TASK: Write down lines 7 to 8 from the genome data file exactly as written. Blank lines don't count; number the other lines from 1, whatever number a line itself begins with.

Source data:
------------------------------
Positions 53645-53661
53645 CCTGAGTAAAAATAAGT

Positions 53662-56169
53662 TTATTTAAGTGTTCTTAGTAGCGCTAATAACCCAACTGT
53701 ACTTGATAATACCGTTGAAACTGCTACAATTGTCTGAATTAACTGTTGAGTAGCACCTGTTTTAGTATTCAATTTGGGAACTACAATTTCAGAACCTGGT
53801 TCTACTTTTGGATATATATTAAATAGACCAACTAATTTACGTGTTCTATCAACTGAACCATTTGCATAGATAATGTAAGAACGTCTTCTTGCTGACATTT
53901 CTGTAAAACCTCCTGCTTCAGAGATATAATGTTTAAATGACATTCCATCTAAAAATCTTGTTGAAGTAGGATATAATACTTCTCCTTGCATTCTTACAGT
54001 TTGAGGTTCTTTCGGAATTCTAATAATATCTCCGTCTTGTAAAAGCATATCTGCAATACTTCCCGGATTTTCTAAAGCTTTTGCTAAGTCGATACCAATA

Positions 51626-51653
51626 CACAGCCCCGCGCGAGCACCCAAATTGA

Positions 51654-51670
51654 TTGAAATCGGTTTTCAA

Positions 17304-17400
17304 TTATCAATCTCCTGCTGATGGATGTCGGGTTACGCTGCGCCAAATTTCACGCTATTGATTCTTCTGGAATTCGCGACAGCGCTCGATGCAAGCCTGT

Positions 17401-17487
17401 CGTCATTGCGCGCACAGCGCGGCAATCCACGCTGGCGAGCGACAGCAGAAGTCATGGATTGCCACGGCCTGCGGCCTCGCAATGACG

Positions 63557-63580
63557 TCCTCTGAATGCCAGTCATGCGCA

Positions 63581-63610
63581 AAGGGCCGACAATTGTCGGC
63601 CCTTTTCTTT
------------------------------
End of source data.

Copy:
53901 CTGTAAAACCTCCTGCTTCAGAGATATAATGTTTAAATGACATTCCATCTAAAAATCTTGTTGAAGTAGGATATAATACTTCTCCTTGCATTCTTACAGT
54001 TTGAGGTTCTTTCGGAATTCTAATAATATCTCCGTCTTGTAAAAGCATATCTGCAATACTTCCCGGATTTTCTAAAGCTTTTGCTAAGTCGATACCAATA